Though the Star Wars universe has so much to appreciate and enjoy, there are plenty of elements that just don’t make the cut (and I don’t just mean the multiple remakes and re-releases by George Lucas). The prequel trilogy seemed to include a number of elements that were just not that impressive. The entire speeder race helped to push forward the story but was laced with a number of goofy and unnecessary dramatic elements that did nothing to add to the intensity. The battle of the Gungans was extremely lopsided and only seemed to turn out okay because a young Anakin stumbled upon the opportunity to take out the Trade Federation’s command ship. As Anakin struggles with the requirements of becoming a Jedi and the love he develops for Padme, the two share an excruciatingly long stare into space scene as the two struggle with a growing rift between them. And someone explain to me how a bunch of little, cuddly bears in the woods can beat a supposedly well-trained military force with laser weapons…

With some of these scenes listed above, there are particular characters that make them less enjoyable. Below is the list of the most annoying, frustrating and irritating characters of the Star Wars universe, at least those in the two trilogies.

#10: C-3PO – I will start by saying that I am a fan, but C-3PO is kind of a downer throughout the series. He is constantly complaining about R2-D2’s actions and decisions and about the random adventures they find themselves in. Before Jar Jar Binks, he served as the comic relief for a set of films that include a lot of action and drama.

#9: Palpatine/Darth Sidious – As one of the characters that spans all six of the films, you get the greatest exposure to his development. In the prequels, he clearly has a hidden agenda, though no one who surrounds him can even get a sense of his villainous behavior. He acts frail and unable to protect himself to a point that he nearly gets himself killed. Compare the “younger” Palpatine to the Emporer and you find a man who is riddled with poor dialogue and quite the ugly skin complexion. When he gets killed, he somehow cannot stop shooting out lightning from his fingers and lets an injured Darth Vader pick him up and throw him over the railing without putting up a fight. Pathetic… I will give him credit for the fight scene with Yoda in the Senate chamber.

#8: Luke Skywalker – You wouldn’t expect that the hero of the original trilogy would make this list, but like father like son. Luke is a whiny child while he lives on the surface of Tatooine and clearly has to go through some growth to eventually take on his father and the Empire. When training with the great Yoda, he is nothing but disrespectful and ungracious for the assistance with his development. When Jedi Knights used to be trained from a young age, this extremely old former leader of the Jedi Council is doing this undeveloped Jedi apprentice a favor. He then gets a confidence between the capture of Han in carbonite and his recovery from Jabba’s palace that never seems to get explained. And talk about incest with that passionate kiss with his sister…

#7: Padme – I am a fan of Natalie Portman, but this was clearly not one of her best performances. The young woman goes from a Queen of the planet Naboo to a girlfriend of an untested Jedi. How does someone who is at least several years older seem to make such a creepy connection with a young child then whiny teenager. The most heart-wrenching scene happens when she starts crying out from a broken heart. Sigh…

#6: Fode & Beed – These may not be well-known characters, but you may remember that the pod race included a set of announcers to give the play-by-play of the race. They are not the worst characters of the series, but as members of one of the most pointless scenes in the movies, they only help to push you to want their part to finish. I am a fan of Greg Proops as a comedian and a vocal talent, but it just does not work for the flow of the film.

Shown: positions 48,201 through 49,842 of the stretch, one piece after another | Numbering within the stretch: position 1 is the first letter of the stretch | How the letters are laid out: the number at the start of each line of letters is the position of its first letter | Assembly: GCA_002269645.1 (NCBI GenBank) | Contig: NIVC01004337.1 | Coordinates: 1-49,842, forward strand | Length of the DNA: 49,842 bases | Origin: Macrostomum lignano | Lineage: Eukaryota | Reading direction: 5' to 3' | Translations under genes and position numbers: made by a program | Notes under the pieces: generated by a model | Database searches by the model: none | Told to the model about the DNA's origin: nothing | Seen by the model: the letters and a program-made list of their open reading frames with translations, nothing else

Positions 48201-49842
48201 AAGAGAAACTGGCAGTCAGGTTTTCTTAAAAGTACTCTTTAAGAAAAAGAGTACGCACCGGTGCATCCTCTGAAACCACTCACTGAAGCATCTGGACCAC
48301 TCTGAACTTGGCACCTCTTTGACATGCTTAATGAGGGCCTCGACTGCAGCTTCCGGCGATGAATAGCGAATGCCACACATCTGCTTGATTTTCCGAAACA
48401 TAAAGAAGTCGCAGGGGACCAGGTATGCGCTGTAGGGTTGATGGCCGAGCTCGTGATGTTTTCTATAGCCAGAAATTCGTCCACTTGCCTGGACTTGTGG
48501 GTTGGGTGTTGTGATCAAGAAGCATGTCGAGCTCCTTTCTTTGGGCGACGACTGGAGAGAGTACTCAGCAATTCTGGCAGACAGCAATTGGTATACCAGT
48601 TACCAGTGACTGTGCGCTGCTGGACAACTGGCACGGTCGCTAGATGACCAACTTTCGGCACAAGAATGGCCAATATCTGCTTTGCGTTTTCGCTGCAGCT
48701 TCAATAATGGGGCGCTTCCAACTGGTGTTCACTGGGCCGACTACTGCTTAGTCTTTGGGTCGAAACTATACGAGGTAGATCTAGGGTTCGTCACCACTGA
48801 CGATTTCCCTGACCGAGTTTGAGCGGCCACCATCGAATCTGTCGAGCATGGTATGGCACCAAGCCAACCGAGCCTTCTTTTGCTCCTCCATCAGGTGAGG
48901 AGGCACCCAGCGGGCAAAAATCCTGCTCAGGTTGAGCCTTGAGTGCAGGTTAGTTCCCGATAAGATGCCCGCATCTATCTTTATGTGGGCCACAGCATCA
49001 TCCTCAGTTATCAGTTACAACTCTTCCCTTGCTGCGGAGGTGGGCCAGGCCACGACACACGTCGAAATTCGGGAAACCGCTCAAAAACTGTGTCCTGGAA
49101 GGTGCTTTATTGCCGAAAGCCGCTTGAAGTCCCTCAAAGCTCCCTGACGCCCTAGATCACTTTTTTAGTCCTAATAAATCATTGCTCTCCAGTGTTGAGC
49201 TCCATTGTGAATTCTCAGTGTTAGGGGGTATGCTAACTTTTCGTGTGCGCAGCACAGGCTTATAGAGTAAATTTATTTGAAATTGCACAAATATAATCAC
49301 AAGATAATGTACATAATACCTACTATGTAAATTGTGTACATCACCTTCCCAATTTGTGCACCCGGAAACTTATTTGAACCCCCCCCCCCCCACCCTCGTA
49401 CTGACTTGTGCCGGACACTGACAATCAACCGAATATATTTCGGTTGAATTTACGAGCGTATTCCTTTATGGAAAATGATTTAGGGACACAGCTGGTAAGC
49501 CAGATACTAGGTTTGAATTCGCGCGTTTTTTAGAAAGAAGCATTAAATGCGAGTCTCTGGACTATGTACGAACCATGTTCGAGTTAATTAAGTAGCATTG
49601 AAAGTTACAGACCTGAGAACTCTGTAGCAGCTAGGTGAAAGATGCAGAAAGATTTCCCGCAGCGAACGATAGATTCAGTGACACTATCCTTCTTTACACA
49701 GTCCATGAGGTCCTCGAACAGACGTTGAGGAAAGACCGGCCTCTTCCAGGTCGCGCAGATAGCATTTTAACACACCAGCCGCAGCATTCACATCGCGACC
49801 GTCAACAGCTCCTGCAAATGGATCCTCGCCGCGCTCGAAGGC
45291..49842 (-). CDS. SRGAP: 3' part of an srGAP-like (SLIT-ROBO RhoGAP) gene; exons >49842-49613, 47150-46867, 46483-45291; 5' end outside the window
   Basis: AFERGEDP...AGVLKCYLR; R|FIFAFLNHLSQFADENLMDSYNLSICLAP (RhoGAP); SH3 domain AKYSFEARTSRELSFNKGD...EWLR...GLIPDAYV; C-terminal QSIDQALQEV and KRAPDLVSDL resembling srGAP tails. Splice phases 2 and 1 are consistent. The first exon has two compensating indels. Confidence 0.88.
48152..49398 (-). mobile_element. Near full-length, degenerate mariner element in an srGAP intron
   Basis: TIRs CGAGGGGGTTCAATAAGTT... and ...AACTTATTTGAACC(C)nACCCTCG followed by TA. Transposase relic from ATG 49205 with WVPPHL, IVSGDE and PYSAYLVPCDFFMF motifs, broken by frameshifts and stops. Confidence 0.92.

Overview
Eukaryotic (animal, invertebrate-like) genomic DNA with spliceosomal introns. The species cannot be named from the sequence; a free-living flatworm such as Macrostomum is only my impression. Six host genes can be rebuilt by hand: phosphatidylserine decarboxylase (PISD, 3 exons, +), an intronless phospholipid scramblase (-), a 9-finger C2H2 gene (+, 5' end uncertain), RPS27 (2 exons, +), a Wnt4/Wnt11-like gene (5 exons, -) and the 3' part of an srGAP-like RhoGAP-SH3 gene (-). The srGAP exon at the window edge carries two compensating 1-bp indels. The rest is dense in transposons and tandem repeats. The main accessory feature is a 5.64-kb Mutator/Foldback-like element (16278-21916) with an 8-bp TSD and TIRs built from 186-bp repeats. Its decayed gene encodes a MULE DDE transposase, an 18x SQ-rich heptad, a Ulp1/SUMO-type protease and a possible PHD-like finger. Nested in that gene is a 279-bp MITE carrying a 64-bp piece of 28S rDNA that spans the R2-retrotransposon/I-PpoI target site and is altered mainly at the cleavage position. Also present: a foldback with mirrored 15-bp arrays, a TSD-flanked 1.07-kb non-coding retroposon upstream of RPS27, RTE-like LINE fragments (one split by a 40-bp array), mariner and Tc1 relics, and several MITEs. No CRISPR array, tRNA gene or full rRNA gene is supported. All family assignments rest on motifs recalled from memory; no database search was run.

#5: Jabba the Hut – With all of the power he has over the beings on Tatooine, he seems to leave himself very vulnerable to attack. Though Leia fails in her attempt to get Han back, she gets revenge by strangling him with the chain he uses to keep her locked up. Though he is this large creature, without the gaggle of flunkies he would be nothing. If he had not been so greedy with Han’s bounty and not waited so long to take out a clearly talented Jedi, he could have stayed in business and lived his days out comfortably.

#4: The Viceroy – While I certainly can (and probably will) go into the stereotypical and discriminatory elements of the ‘races’ of the Star Wars universe, the Viceroy and Neimoidians come off as an unfortunate attempt to make a statement about the eastern countries, possibly the Chinese or North Koreans. Considering their ability to take out large populations with their even larger collection of powerful droids, how do they come off as so horribly uncoordinated and defenseless?

#3: Salacious Crumb – Who? This is a character that appears in Jabba’s Palace and has no significance to the story at all. The only thing this character does is laugh in an excruciatingly loud way. He does not even seem to laugh at moments of actual humor.

#2: Anakin Skywalker– As Darth Vader, he is one of the most memorable characters. As a boy and a teenager, it begs the question of how did this kid become one of the strongest beings in the universe? As a boy, he acts incredibly smart for his age but also seems to shout for joy way too much for being a slave and stuck in a war. The entire scene where he takes out the command ship just makes his character appear way more powerful than he should be for an untrained child. As a teenager, Christensen exaggerates Anakin’s angst to a level that is painful. For someone who is supposed to balance the force, how could the entire Jedi Council ignore his blatant stupidity. Where did all of that intelligence go from his childhood without exposure to the world outside of Tatooine?

#1: Jar Jar Binks – This cannot be a surprise, can it? Jar Jar is a bumbling fool who is more of a jester than an actual helpful character. To make him more entertaining, Lucas allowed this character to stumble into beneficial actions (like taking out droids by flopping around on the ground) and exponentially acts more ridiculous than any single character in the entire series. If someone can explain how a bumbling fool can go from general of a ragtag group of natives from the planet Naboo to a senator, I would love to understand that decision.

Dishonorable Mentions: Mace Windu (If Samuel L Jackson is supposed to be such a badass, how does he get defeated so easily), Boss Nass (though he is better than Jar Jar, he is not that much better), Joh Yowza (one of Lucas’s additions to Jabba’s Palace, he and Greeata serve to make the band go from grooving to ear-splitting), the Tuscan Raiders (you know the scream when you hear it), the Stormtroopers (though cloned and possibly continued through incest breeding, they seem to be the most trained/untrained military force ever) and the Ewoks (though cute and cuddly, how do they take out the Empire).